Four people have already appeared before district courts in Cork and Kildare in relation to Saturday’s anti-lockdown protest event in Cork City, with another person due before court in Kerry.At least 450 people are estimated to have attended the protest in Cork City centre on Saturday afternoon, despite repeated calls not to do so for fears of spreading Covid-19. Many of those in attendance were not wearing masks.There were no incidents at the event, which was organised by a group called the People’s Convention, but gardaí had put what it called an “extensive and comprehensive policing plan” in place and a heavy garda presence with more than 200 members was evident before, during and after the event.
Later it emerged that two men been arrested in Cork City, one for a breach of 31(a)(9) Health Act 1947 and one for Public Order Offences.
Gardaí later said that the two men who had been arrested in Cork were later charged and appeared before Cork City District Court on Saturday evening.
A man and a woman arrested in Kildare and suspected of being en route to the event were charged and appeared before Naas District Court, also on Saturday evening. 
A man arrested in Co Kerry, again on suspicion of travelling to the event, has been charged and released. 
He is scheduled to appear before Killarney District Court on March 16. A man arrested in north Cork was released and issued with a Fixed Payment Notice.
Spokesperson for the organisers of the event, Diarmaid O’Cadhla, and others who addressed the crowd on Saturday, had stressed that it was a peaceful event.
A number of speakers claimed that no laws were being broken and that there was a constitutional right to protest.
There was a large visible Garda presence at the Cork City centre Anti-Lockdown protest on St Patrick’s Street on Saturday afternoon. Picture: Larry Cummins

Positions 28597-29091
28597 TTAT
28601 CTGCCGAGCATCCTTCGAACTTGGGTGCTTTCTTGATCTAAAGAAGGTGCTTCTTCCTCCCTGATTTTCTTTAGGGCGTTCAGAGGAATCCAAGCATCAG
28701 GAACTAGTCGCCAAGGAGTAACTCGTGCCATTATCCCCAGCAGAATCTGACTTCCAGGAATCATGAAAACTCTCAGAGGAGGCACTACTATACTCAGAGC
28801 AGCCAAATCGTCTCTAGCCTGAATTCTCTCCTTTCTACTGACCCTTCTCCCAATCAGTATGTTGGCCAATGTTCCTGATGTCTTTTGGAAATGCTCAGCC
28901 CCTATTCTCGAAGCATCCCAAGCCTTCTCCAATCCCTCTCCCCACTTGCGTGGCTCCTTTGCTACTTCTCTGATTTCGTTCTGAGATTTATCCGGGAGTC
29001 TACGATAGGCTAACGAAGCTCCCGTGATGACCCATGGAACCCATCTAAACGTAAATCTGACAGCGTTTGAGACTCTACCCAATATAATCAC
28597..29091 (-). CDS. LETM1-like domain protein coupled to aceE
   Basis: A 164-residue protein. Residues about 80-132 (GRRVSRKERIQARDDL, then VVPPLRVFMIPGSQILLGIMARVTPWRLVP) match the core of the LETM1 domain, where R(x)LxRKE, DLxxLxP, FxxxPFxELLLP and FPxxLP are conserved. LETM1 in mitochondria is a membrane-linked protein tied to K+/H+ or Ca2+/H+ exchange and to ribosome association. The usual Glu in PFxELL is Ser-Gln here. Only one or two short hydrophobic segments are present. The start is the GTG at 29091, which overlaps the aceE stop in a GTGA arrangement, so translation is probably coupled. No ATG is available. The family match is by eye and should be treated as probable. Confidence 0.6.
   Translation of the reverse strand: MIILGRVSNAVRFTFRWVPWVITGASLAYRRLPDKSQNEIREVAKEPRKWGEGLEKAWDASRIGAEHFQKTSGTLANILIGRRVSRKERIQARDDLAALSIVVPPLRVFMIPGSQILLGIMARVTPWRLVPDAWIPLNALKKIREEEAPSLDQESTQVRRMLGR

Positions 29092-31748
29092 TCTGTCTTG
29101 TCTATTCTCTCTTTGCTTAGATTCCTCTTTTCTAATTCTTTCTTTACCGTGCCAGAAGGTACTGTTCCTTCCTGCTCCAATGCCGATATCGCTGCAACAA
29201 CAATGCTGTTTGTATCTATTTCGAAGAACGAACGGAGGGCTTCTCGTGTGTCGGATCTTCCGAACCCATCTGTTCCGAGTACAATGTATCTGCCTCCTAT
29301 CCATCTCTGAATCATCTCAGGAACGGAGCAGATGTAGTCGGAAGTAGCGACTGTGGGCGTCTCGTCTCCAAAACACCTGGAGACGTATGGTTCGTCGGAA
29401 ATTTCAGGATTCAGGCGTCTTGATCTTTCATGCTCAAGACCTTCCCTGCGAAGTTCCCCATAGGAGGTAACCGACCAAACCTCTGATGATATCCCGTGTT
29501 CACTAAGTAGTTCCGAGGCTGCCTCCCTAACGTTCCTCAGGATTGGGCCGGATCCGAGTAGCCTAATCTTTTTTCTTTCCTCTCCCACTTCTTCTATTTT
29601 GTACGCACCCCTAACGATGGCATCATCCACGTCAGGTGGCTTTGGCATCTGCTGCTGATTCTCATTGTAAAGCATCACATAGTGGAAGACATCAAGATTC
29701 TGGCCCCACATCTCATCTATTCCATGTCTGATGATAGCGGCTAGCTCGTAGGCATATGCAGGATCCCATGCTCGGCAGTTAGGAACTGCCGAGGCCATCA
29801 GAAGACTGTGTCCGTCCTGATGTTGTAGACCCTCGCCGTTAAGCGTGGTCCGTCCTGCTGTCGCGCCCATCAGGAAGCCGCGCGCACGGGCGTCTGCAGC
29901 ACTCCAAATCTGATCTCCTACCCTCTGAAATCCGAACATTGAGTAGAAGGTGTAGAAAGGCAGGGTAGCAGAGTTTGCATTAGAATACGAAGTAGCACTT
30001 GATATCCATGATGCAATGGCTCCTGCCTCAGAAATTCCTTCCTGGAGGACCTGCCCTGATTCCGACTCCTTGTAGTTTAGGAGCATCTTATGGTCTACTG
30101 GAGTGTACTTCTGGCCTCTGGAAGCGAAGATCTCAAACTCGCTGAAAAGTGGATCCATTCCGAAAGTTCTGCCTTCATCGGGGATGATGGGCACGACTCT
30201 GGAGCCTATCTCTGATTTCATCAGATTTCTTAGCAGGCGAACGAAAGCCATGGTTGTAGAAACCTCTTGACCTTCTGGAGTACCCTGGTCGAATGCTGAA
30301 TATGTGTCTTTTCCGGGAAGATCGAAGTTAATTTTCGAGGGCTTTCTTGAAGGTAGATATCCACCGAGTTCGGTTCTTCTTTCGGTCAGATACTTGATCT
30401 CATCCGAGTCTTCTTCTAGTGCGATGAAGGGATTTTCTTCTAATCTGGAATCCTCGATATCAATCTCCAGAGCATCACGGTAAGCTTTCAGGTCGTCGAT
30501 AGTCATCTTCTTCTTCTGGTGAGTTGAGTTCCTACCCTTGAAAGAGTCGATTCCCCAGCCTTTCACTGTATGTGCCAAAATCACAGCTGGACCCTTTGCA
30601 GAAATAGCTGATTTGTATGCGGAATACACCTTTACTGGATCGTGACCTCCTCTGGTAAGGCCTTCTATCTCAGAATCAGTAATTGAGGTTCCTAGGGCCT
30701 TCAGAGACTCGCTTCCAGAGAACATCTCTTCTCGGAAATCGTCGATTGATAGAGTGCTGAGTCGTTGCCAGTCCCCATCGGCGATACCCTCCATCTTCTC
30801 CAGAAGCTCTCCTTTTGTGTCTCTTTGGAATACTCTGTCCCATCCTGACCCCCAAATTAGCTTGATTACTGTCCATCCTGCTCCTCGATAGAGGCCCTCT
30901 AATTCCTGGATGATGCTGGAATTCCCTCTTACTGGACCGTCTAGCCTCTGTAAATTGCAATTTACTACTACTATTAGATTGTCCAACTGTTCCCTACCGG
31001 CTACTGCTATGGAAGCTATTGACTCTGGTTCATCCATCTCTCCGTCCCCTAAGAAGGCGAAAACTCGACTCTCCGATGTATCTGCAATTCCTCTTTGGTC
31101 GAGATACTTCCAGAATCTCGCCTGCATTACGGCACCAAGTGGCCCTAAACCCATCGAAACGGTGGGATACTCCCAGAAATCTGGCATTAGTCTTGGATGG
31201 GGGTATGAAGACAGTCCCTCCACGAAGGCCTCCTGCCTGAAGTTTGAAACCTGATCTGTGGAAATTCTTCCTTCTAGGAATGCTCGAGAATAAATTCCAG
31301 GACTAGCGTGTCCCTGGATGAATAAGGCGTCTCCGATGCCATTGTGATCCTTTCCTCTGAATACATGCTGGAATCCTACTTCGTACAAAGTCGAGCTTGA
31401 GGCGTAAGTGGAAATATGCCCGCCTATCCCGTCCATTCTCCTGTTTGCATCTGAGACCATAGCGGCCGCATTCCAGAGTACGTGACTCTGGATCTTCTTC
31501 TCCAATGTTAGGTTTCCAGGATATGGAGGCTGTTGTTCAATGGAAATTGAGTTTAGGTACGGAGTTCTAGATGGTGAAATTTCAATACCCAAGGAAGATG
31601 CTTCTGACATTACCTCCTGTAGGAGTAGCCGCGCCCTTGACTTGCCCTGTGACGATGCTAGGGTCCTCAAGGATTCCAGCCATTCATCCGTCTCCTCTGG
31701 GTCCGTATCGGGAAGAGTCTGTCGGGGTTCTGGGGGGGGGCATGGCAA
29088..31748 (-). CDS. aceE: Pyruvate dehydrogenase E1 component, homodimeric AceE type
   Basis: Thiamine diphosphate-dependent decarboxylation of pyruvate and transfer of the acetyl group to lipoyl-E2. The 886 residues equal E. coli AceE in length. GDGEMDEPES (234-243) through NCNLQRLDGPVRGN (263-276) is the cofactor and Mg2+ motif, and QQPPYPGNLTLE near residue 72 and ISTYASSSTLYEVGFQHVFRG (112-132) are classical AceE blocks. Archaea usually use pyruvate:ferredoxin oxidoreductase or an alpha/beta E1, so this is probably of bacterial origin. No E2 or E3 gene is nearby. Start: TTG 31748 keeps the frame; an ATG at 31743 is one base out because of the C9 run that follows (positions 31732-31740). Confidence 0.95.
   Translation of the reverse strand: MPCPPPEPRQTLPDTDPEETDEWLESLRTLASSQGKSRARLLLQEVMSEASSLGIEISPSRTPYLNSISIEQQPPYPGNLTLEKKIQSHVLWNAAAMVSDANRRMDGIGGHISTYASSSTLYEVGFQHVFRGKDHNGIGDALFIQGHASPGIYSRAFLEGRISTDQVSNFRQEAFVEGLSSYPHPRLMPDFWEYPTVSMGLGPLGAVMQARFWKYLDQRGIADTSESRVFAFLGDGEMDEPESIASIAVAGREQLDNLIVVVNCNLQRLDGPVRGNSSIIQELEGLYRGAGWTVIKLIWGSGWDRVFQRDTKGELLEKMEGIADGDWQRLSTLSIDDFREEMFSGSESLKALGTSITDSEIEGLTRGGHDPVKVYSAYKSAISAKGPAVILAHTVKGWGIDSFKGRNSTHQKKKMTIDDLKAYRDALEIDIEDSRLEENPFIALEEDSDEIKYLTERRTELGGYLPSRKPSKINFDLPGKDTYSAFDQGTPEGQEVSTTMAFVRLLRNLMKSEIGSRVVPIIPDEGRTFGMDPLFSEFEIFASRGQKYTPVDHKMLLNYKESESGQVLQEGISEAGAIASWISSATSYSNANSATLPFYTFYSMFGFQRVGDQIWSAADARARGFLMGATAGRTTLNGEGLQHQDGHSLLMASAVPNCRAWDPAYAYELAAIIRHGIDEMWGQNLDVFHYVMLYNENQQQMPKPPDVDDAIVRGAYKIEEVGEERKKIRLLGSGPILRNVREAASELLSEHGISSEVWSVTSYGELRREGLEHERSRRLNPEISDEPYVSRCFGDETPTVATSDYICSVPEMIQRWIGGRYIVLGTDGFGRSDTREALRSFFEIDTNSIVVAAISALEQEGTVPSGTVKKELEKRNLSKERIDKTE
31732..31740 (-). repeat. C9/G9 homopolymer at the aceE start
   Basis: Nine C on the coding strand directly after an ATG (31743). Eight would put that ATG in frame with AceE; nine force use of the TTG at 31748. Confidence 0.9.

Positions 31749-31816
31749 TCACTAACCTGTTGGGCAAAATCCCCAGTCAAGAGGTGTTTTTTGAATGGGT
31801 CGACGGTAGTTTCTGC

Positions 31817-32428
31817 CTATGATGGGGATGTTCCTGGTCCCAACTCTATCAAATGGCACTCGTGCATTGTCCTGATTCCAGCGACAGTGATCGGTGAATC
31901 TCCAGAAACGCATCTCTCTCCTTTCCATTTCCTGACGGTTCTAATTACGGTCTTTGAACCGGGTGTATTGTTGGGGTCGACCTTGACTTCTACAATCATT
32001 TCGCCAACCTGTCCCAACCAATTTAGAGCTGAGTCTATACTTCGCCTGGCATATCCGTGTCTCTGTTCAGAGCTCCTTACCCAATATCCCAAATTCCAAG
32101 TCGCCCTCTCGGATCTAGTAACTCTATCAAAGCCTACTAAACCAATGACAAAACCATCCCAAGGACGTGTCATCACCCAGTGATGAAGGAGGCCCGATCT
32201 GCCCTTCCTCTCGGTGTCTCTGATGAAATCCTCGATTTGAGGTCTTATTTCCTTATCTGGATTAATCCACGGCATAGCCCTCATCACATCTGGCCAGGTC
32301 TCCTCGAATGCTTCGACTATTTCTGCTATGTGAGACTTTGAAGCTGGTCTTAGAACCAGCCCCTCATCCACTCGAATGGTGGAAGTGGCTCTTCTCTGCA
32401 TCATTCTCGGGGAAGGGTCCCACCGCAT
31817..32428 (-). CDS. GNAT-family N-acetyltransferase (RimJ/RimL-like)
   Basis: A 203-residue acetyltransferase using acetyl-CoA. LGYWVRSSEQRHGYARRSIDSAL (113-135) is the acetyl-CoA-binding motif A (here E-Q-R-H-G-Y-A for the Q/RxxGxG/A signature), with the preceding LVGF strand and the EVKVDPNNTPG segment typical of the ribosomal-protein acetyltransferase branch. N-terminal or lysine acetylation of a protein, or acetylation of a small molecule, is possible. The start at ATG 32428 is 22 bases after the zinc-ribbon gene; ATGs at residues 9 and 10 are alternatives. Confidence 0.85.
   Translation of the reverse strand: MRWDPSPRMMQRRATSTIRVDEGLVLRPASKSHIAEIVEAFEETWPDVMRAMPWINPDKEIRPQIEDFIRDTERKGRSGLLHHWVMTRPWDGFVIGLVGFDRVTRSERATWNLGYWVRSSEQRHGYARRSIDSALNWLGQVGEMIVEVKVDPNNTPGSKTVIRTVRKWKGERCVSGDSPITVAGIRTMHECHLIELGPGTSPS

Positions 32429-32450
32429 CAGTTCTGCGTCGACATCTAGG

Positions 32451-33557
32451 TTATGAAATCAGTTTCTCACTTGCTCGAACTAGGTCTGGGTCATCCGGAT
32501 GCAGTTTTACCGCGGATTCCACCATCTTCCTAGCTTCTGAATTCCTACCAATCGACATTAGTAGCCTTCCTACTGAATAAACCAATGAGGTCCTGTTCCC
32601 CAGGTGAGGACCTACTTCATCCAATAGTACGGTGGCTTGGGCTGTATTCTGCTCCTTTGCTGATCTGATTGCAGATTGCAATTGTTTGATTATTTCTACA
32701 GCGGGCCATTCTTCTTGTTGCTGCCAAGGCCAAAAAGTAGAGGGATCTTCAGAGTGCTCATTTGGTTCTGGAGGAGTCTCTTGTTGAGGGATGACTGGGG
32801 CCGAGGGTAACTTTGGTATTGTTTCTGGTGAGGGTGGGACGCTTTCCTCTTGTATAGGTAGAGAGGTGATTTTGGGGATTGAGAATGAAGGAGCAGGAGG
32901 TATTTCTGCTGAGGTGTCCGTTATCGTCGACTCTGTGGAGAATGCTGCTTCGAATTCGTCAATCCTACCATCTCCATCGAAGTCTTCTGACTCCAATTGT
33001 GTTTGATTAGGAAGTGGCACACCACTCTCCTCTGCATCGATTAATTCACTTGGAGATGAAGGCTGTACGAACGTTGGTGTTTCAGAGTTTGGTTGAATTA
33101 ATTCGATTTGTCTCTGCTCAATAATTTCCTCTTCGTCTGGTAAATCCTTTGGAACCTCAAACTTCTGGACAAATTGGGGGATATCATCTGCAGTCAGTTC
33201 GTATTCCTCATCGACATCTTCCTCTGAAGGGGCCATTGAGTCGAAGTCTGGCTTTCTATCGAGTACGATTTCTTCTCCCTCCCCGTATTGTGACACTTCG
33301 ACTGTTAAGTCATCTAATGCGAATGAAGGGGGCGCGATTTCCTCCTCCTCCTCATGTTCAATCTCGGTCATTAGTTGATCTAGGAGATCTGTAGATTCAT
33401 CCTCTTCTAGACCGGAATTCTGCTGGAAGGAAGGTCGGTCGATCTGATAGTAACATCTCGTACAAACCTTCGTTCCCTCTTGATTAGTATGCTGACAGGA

Those at the event heard repeated claims that the lockdown was unnecessary and that there was little evidence that its benefits outweighed its disadvantages.
The government was also repeatedly criticised for its response to the pandemic, while one speaker claimed there had been “manipulation of the figures from the outset”, while Paddy Bullman, from east Cork, said, “the only thing they wanted to stop you spreading was the truth”.
Others referred to job losses, businesses folding or coming under financial pressure, the toll on mental health and the isolation felt by many as a result of the lockdowns imposed due to the spread of the coronavirus.
Mr O’Cadhla said he had nothing but respect for frontline care workers, but said the “scaremongering” was continuing.
However, there was condemnation of the event afterwards, particularly given the risk of spreading Covid-19 at a time when Cork’s incidence rate of the virus is the lowest in the country.
Among those to criticise the event was former IMO President Ronan Boland, who said “anyone attending (let alone organising) such an event has no respect for frontline healthcare workers.”
Another protest gathering is planned for Dublin on St Patrick’s Day.